In a photograph taken in the kyiv suburb of Bucha, Ukraine, a woman stands in the courtyard of a house, her hand covering her mouth in horror, the bodies of three dead civilians strewn before her. When Aset Chad saw this photo, she started shaking and went back 22 years in time.
In February 2000, she walked into her neighbor’s yard in Chechnya and saw the bodies of three men and a woman who had been shot multiple times in front of her 8-year-old daughter. Russian soldiers swept through their village and killed at least 60 people, raped at least six women and looted the victims’ gold teeth, human rights observers have found.
“I have the most severe flashbacks,” Chad, who now lives in New York, said in a phone interview. “I see exactly what is happening: I see the same military, the same Russian tactics that they are using, dehumanizing the people.”
The brutality of Moscow’s war against Ukraine takes two distinct forms, familiar to those who have seen the Russian military in action elsewhere.
There is the programmatic violence inflicted by Russian bombs and missiles against civilians as well as military targets, intended to demoralize as well as defeat. These attacks recall the aerial destruction in 1999 and 2000 of the Chechen capital Grozny and, in 2016, of the Syrian rebel stronghold of Aleppo.
And then there is the cruelty of individual soldiers and units, with Bucha’s horrors seeming to stem directly from the massacre a generation ago in the Chadian village of Novye Aldi.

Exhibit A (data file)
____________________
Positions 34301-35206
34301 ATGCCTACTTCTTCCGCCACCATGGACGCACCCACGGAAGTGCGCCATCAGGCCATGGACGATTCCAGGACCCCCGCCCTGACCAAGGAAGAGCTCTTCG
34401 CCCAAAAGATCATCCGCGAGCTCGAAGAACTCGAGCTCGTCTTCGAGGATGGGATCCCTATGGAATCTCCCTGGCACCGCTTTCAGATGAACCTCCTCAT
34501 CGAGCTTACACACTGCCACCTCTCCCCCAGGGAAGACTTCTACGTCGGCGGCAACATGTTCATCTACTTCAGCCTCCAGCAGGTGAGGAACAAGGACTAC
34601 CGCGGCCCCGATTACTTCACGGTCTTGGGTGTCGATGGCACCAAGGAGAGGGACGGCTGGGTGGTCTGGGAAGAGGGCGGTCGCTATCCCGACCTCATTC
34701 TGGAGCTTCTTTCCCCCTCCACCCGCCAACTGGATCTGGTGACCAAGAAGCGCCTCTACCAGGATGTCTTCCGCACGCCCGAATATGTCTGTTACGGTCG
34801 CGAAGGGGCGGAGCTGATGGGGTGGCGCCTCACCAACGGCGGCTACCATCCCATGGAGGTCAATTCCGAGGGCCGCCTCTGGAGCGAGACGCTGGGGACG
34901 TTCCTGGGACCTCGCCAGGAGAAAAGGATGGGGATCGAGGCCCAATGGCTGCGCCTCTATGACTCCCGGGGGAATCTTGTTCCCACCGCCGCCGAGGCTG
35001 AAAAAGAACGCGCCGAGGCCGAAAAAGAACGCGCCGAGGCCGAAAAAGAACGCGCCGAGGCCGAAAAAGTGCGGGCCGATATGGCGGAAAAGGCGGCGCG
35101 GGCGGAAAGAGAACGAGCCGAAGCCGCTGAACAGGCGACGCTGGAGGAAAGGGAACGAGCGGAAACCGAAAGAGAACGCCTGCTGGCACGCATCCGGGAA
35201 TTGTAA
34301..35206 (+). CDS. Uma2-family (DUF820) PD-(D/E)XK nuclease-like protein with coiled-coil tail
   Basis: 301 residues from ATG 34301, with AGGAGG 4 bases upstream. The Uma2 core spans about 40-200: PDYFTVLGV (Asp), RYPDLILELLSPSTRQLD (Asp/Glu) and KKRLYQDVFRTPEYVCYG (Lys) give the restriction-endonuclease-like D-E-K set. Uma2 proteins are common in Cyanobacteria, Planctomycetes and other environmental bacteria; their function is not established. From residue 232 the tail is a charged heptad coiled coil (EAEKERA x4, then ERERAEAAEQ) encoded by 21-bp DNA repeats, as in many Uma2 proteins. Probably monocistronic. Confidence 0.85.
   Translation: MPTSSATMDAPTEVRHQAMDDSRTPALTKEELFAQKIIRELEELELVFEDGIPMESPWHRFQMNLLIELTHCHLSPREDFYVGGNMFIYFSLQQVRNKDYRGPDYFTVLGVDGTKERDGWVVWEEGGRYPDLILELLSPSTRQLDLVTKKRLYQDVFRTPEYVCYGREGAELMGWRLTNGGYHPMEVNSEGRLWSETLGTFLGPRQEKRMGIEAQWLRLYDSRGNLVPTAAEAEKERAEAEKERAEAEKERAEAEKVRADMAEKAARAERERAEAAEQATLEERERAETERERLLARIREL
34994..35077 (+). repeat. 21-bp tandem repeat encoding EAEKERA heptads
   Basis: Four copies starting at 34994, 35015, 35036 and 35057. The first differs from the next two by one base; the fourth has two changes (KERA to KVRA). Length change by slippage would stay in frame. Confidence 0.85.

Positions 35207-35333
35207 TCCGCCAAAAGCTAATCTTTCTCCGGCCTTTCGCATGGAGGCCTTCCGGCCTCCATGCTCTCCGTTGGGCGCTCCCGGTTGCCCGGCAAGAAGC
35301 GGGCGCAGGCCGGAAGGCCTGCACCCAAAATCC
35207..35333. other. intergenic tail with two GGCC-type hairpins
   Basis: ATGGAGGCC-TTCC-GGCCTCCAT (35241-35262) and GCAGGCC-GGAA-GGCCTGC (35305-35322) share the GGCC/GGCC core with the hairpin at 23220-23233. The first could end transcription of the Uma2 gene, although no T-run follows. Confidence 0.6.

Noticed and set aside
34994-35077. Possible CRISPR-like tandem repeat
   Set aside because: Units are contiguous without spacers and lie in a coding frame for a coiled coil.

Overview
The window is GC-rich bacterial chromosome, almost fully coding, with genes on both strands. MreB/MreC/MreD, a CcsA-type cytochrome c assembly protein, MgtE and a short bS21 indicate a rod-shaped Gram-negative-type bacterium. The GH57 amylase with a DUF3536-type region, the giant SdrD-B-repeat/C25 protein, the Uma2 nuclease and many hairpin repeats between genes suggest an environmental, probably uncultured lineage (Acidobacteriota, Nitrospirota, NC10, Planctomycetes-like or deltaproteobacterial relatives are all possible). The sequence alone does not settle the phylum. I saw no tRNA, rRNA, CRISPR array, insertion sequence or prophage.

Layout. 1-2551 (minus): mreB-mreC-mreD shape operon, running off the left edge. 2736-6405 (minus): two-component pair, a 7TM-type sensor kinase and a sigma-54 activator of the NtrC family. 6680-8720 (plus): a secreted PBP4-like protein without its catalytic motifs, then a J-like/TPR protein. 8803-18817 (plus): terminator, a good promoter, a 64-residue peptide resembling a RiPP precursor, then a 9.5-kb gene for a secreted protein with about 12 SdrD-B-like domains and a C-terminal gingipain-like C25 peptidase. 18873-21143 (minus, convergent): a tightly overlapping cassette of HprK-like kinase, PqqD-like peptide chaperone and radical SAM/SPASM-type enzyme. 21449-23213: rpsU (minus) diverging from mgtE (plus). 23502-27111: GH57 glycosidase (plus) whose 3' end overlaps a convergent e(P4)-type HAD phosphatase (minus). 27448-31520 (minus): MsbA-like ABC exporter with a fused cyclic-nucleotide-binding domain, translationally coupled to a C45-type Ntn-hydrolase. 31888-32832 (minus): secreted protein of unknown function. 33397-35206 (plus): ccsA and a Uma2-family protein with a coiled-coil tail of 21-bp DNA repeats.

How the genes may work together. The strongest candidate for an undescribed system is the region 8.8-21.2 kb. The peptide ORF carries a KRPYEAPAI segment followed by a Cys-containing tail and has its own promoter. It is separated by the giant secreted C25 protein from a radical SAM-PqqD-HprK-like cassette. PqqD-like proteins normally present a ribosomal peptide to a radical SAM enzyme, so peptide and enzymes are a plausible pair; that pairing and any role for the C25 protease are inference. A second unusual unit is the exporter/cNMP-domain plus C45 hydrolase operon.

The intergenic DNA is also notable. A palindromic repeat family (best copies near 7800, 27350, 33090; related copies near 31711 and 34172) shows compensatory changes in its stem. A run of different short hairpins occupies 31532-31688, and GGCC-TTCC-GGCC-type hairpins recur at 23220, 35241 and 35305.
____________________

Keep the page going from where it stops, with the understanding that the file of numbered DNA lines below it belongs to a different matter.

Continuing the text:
Civilian deaths and crimes committed by soldiers feature in all wars, including those waged by the United States in recent decades in Vietnam, Afghanistan and Iraq. It has always been difficult to explain why soldiers commit atrocities or to describe how orders from commanders, military culture, national propaganda, battlefield frustration, and individual wickedness can combine to produce such horrors.
In Russia, however, such acts are rarely investigated or even acknowledged, let alone punished. It is unclear to what extent low-level brutality stems from the intent of those responsible or whether commanders failed to control their troops. Combined with the apparent strategy of bombing civilian targets, many observers conclude that the Russian government – and, perhaps, part of Russian society – actually condones violence against civilians.
Some analysts see the problem as a structural and political problem, with the lack of accountability of the Russian armed forces being amplified by the absence of independent institutions in Vladimir Putin’s authoritarian system or in the Soviet Union before him. Compared to the West, fewer people harbor illusions about individual rights that trump raw power.
“I think there is this kind of culture of violence,” said Volodymyr Yermolenko, a Ukrainian philosopher. “Either you dominate or you are dominated.”
In Ukraine, Russian soldiers apparently can continue to kill civilians with impunity, as shown by the fact that virtually none of the perpetrators of war crimes in Chechnya, where the Kremlin crushed an independence movement at the cost of dozens of thousands of civilian lives, have never been prosecuted in Russia.